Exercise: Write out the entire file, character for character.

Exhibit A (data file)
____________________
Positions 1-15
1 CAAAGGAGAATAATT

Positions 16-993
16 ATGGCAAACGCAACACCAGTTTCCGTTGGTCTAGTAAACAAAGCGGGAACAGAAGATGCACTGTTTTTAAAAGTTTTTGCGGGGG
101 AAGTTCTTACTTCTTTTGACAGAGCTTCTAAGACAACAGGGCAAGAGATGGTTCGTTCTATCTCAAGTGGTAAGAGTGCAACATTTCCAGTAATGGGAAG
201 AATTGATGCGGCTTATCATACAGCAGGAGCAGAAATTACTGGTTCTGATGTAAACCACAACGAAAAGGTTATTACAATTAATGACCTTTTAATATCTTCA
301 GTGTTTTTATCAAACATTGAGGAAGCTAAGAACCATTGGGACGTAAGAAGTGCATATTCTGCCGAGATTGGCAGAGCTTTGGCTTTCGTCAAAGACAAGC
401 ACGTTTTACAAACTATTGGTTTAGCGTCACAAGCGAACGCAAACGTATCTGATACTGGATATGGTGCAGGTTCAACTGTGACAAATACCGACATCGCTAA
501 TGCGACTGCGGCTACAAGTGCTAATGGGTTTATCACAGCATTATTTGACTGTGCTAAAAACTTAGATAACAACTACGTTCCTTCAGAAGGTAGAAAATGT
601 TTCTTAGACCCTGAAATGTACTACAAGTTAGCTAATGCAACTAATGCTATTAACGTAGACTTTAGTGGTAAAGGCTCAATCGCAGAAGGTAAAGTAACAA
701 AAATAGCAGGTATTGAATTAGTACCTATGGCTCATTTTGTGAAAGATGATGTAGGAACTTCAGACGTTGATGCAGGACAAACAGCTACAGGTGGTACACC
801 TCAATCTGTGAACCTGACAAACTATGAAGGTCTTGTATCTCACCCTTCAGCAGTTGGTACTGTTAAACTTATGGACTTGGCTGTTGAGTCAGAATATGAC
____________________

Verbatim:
Positions 1-15
1 CAAAGGAGAATAATT

Positions 16-993
16 ATGGCAAACGCAACACCAGTTTCCGTTGGTCTAGTAAACAAAGCGGGAACAGAAGATGCACTGTTTTTAAAAGTTTTTGCGGGGG
101 AAGTTCTTACTTCTTTTGACAGAGCTTCTAAGACAACAGGGCAAGAGATGGTTCGTTCTATCTCAAGTGGTAAGAGTGCAACATTTCCAGTAATGGGAAG
201 AATTGATGCGGCTTATCATACAGCAGGAGCAGAAATTACTGGTTCTGATGTAAACCACAACGAAAAGGTTATTACAATTAATGACCTTTTAATATCTTCA
301 GTGTTTTTATCAAACATTGAGGAAGCTAAGAACCATTGGGACGTAAGAAGTGCATATTCTGCCGAGATTGGCAGAGCTTTGGCTTTCGTCAAAGACAAGC
401 ACGTTTTACAAACTATTGGTTTAGCGTCACAAGCGAACGCAAACGTATCTGATACTGGATATGGTGCAGGTTCAACTGTGACAAATACCGACATCGCTAA
501 TGCGACTGCGGCTACAAGTGCTAATGGGTTTATCACAGCATTATTTGACTGTGCTAAAAACTTAGATAACAACTACGTTCCTTCAGAAGGTAGAAAATGT
601 TTCTTAGACCCTGAAATGTACTACAAGTTAGCTAATGCAACTAATGCTATTAACGTAGACTTTAGTGGTAAAGGCTCAATCGCAGAAGGTAAAGTAACAA
701 AAATAGCAGGTATTGAATTAGTACCTATGGCTCATTTTGTGAAAGATGATGTAGGAACTTCAGACGTTGATGCAGGACAAACAGCTACAGGTGGTACACC
801 TCAATCTGTGAACCTGACAAACTATGAAGGTCTTGTATCTCACCCTTCAGCAGTTGGTACTGTTAAACTTATGGACTTGGCTGTTGAGTCAGAATATGAC